By David Sterman
For blue-chip stocks, it's been another solid year. Fully 25 out of the 30 stocks in the Dow Jones Industrial Average are up this year, led by a 61% spike in Bank of America (NYSE:BAC), a 44% gain for Home Depot (NYSE:HD) and a 39% jump for Walt Disney (NYSE:DIS).
Among the five 2012 laggards in the Dow, one stock has underperformed for quite some time. Even as the Dow has finally clawed back to levels seen five years ago, shares of Boeing (NYSE:BA) remain nearly 40% below levels seen before the financial crisis hit.
It's quite easy to see why the world's largest airplane maker has lagged. Financial performance has been weak as the company spent heavily on the development of new planes, incurring massive cost overruns and missed deadlines. As a result, a company that routinely generated at least $4 billion in annual free cash flow has struggled to meet that target in recent years.
Big hopes for the Dreamliner
More than five years ago, Boeing began developing a next-generation lightweight aircraft known as the Dreamliner, or 787. Although Boeing periodically updates its existing planes, such as the 747, with fuel-saving or range-extending modifications, the 787 began with a clean sheet of paper. The company sought to revisit every aspect of the design and production processes, and we now know with the benefit of hindsight that Boeing "bit off more than it could chew." The delivery dates for the first 787s were continually pushed back, yielding a great deal of bad will with the key airline customers that had been hotly anticipating the snazzy new planes.
Even as deliveries of the 787 began, Boeing couldn't seem to get it right. In fact, it took until last month, when plane No. 66 was produced, for Boeing to declare a perfectly-built plane that didn't require rework. As a result, Boeing is now slowly ramping up production and, as output of the 787 rises further, frustrated customers will finally start to take deliveries.
Here's the good news: Demand for new aircraft remains surprisingly resilient in the face of a still-slow global economy. Carriers are eager to retire cramped inefficient planes with the Dreamliner, as these planes have lower operating costs and provide a more desirable flying experience -- a key consideration for carriers that like to push pricing to premium levels.
Finally working out the various production bugs has led Wall Street analysts to revise their view of Boeing's coming output plans for this all-important plane. Merrill Lynch, for example, had been anticipating the production of 330 planes through the end of 2016. After taking a fresh look in mid-September, the company now pegs that figure at 495 -- a 50% jump.
And this all pivots back to Boeing's potential free cash flow generation -- a key catalyst for this stock. Analysts say free cash flow could move back up above $3 billion this year, the best showing since 2009. Goldman Sachs sees that figure reaching $4.7 billion in 2013, and once Dreamliner production moves yet higher in 2014, Goldman projects free cash flow to hit $6.2 billion, not far from the company record hit back in 2007.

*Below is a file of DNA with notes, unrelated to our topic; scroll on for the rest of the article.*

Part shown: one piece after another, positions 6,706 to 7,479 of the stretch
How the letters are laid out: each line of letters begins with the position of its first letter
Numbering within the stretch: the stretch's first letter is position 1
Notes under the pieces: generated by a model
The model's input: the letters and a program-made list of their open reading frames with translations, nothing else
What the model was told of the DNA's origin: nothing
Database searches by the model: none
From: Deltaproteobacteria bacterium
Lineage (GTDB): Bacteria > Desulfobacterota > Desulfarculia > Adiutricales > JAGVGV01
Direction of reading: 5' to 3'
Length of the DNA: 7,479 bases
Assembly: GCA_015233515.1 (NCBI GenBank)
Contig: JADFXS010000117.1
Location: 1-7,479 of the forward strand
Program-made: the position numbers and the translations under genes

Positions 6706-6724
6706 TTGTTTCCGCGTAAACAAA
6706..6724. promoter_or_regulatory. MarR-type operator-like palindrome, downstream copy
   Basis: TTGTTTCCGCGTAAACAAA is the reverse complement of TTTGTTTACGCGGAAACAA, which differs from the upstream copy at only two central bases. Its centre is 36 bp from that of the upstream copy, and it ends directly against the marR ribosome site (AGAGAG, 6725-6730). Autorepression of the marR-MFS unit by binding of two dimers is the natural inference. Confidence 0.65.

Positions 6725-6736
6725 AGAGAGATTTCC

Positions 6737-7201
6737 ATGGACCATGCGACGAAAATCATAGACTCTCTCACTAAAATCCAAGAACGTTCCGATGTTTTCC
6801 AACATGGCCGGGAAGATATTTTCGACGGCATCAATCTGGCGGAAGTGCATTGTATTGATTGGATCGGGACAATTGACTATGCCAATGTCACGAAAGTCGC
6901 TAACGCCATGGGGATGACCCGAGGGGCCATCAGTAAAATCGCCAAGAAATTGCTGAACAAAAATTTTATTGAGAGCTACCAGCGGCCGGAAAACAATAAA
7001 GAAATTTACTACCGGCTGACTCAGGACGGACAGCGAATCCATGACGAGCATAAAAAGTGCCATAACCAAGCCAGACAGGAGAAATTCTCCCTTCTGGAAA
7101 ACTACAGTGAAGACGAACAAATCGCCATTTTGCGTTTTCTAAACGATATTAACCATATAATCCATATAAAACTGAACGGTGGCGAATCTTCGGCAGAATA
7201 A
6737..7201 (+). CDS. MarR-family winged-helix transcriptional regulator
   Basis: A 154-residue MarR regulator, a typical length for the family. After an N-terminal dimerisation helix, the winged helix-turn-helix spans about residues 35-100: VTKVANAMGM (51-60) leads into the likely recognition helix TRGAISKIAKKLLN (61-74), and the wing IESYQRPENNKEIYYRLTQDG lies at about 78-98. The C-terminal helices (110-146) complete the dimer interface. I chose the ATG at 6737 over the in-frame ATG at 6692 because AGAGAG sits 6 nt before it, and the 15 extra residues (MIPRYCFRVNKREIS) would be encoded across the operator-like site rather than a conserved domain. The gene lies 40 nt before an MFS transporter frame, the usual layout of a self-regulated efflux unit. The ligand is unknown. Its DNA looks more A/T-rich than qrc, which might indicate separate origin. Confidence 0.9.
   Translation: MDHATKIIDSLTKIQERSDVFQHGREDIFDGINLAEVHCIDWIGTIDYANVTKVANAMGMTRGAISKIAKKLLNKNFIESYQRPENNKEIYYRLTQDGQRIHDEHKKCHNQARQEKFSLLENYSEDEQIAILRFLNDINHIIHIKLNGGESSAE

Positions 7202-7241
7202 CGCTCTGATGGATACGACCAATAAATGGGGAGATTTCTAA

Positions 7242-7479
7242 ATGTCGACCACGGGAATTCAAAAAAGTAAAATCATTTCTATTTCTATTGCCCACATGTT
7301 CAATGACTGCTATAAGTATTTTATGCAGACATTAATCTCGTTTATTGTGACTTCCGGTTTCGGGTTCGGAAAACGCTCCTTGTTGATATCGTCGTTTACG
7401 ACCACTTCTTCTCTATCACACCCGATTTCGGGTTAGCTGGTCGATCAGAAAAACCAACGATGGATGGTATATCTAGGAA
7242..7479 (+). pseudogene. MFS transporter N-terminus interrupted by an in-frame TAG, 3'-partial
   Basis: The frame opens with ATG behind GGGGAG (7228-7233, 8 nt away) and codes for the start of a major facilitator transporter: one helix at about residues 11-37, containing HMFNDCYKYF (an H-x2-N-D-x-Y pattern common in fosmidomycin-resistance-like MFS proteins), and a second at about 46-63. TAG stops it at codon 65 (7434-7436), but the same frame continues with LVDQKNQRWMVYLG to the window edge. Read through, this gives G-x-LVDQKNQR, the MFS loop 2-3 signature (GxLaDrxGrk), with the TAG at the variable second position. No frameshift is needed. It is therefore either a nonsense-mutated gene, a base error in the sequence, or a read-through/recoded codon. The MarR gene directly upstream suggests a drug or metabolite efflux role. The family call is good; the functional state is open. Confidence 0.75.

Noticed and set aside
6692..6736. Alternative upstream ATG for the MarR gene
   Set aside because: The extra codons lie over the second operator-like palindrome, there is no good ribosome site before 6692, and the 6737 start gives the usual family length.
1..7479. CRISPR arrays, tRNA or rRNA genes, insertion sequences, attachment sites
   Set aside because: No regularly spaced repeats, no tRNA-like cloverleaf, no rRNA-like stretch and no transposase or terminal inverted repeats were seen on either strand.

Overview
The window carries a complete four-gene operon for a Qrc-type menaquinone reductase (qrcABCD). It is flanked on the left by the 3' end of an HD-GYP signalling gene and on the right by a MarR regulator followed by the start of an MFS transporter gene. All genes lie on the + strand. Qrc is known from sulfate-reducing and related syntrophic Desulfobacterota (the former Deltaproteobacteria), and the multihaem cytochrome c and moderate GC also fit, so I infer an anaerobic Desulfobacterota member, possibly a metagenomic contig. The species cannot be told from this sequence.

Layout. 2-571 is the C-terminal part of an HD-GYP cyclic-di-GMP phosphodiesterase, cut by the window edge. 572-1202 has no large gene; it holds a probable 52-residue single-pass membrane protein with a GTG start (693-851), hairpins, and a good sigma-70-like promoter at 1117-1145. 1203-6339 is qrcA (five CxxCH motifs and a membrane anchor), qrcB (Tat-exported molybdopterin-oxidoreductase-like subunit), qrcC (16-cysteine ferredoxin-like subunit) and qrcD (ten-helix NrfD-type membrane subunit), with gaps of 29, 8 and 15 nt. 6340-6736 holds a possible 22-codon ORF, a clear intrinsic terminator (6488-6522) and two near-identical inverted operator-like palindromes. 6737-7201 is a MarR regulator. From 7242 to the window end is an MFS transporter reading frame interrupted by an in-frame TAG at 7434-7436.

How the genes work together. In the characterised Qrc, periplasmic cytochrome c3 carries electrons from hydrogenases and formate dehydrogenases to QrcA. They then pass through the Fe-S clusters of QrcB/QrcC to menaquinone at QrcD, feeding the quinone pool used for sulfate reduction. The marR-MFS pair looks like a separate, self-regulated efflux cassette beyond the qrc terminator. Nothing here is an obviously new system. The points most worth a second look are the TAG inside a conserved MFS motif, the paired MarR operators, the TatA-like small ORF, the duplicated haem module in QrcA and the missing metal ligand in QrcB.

Notably, stronger free cash flow won't simply be the result of a sharp pullback in capital spending (as many companies do to goose free cash flow). Instead, Boeing has extensive investment plans for its other plane programs, which should keep its entire fleet up to date as rival Airbus also sharpens its game. It's a win-win for airline carriers, and they'll have ample incentive to keep retiring older planes for newer, more fuel-efficient ones.
Boeing's rising free cash flow may also finally trigger a series of more robust dividend hikes. From 2003 through 2008, Boeing boosted its dividend typically 15% to 20% every year. Yet after reaching $1.62 a share in 2008, it has barely risen (to just $1.76 a share) since then. If Boeing can meet those free cash flow targets, then the dividend may start rising again at a 20% clip, exceeding $2.50 a share by mid-decade. That would be good for a 3.6% yield.
Merrill Lynch took heed of management's comments on that front: In a recent meeting with management, executives "did not offer any details but implied that they would do 'something more shareholder friendly' in 2013. This could potentially be an increased share buyback or an increased divided."
Risks to Consider: Orders for new aircraft continues to remain surprisingly strong, though an even deeper economic slowdown would put this momentum at risk.
The bungled Dreamliner launch led investors to see Boeing as a high-risk stock, as the company overspent and lacked the right controls. "Management no longer has interest in doing 'moon shot' aircraft development. Rather, they want to be more like Apple (NASDAQ:AAPL), doing 30% to 50% upgrades to existing planes," note Merrill's analysts. The slightly more conservative approach should lessen the perceived risk in the stock, enabling the multiple to expand a few points. And that should be just enough to shift Boeing from being a Dow laggard to a Dow leader.